Trend Watch


While researching trends for the what to wear guide i researched the trends for the SS 2010. While this season has been high on shine with many designers using sequins and metallic’s in their collection, a trend which is a trickle of last season, it also had it’s grunge with distressed collection by balmain which is to die for.

But the biggest trend which has hit and is here to stay are the prints, YES !! they are back with full bloom, and this time they are really powerful, with prints ranging from small florals to digital. While Dior, Zac Posen and armani are some of the designers which had floral in their collections, the digital could be seen at McQueen, Versace and many others, here’s a look:-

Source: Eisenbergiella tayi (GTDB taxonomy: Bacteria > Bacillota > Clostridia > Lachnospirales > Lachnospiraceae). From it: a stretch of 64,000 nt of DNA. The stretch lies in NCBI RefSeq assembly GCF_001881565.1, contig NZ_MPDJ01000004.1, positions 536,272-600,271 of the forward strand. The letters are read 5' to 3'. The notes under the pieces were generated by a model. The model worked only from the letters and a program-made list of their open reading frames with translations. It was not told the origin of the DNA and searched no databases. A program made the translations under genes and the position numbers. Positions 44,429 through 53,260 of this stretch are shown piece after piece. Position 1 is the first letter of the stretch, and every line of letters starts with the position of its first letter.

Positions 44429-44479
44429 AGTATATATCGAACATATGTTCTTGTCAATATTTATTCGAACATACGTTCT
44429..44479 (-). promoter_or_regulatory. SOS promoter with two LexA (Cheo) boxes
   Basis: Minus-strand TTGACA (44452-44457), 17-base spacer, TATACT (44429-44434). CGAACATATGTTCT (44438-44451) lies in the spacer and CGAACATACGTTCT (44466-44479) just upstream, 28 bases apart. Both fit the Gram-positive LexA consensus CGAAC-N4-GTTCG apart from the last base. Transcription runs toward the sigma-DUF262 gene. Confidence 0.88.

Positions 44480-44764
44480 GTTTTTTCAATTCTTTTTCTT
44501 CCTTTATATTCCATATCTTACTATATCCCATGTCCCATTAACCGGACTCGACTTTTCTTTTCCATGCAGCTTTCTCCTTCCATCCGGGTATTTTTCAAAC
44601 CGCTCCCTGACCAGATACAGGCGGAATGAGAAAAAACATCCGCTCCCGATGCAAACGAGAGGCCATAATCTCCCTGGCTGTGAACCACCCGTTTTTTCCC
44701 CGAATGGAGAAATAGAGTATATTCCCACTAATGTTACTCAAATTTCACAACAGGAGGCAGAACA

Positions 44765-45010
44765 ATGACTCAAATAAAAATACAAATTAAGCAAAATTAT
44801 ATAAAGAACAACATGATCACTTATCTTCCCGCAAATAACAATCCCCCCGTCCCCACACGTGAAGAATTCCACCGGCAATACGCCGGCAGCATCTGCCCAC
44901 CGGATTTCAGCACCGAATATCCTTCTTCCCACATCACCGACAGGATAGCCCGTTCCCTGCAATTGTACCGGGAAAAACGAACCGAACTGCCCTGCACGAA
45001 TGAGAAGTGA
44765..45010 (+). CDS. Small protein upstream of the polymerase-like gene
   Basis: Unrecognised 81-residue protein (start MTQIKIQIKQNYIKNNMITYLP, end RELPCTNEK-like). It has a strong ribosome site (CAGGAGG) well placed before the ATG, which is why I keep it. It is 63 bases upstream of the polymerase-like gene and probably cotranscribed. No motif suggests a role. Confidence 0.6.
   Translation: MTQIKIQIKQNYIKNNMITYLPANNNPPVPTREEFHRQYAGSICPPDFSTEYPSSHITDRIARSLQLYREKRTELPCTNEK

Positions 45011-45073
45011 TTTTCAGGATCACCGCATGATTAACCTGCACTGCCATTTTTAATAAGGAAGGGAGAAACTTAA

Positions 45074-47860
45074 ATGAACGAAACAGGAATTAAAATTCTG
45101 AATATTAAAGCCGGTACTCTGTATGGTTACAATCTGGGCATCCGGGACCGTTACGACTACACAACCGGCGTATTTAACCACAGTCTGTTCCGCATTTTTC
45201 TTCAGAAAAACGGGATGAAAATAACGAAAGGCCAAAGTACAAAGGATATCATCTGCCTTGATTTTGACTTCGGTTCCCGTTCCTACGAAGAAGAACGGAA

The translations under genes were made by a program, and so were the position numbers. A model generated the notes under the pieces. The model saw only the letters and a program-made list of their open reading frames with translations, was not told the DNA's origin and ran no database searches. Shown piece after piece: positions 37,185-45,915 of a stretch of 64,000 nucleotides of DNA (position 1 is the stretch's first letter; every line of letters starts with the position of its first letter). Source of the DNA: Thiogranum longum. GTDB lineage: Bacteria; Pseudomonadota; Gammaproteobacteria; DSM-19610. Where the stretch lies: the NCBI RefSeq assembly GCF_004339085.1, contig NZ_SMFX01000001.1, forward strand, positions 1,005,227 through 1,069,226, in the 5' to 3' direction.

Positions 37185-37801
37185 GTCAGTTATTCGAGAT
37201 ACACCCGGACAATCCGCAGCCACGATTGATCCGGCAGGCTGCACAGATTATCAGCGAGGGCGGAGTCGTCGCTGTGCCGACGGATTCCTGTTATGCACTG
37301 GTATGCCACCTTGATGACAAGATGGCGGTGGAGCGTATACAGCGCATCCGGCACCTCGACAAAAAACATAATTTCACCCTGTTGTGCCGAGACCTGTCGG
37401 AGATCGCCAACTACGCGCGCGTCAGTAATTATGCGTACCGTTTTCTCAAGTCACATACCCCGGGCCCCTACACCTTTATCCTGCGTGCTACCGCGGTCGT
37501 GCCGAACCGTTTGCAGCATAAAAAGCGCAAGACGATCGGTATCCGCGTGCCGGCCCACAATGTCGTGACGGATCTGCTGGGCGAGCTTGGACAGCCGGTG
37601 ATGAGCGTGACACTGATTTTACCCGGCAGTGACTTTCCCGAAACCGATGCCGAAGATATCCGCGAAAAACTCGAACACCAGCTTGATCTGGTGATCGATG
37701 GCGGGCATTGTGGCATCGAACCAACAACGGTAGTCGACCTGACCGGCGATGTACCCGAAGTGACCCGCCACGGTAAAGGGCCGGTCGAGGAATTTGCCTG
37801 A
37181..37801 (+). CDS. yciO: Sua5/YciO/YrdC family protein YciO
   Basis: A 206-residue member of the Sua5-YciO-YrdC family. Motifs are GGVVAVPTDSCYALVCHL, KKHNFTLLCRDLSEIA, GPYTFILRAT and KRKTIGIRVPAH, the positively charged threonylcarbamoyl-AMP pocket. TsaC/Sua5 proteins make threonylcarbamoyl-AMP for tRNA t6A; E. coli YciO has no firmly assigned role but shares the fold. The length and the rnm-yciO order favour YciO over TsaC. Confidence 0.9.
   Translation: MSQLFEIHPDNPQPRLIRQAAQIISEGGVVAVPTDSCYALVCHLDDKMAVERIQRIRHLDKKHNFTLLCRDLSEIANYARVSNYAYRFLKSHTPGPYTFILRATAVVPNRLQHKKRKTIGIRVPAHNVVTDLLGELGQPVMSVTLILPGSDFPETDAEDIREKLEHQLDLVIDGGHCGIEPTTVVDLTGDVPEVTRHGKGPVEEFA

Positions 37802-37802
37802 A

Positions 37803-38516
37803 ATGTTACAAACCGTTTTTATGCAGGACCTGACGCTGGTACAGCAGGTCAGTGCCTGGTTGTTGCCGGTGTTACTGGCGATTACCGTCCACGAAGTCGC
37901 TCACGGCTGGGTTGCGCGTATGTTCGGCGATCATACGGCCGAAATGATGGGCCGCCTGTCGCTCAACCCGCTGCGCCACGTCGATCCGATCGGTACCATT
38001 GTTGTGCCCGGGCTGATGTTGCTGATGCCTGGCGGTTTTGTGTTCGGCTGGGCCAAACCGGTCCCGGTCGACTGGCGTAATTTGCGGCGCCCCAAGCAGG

Other trend to watch out for are BRIGHTS,, not only are they fresh, they are by Dior, Versace and many more. Promising not a single dull day,, the brights are here to stay !

then we had designers who had indian influences and brought the tie n dye and ikat to its full modern usage.

some other wardrobe staples of the season would be the the sheer fabrics and the pastels being spring summer. something else that was often seen were the drapes, iconic in that being the Burbery collection which had light pastel skirts and dresses in twisted drapes coiled along the body.

other trends that were there is the inner wear also termed by Elle mag as the Boudouir, all lace net and silk negligee as the trend for the summers, will be posting style boards for that soon .

till then ,, enjoy these :)

P.S :  So much to blog, so little time.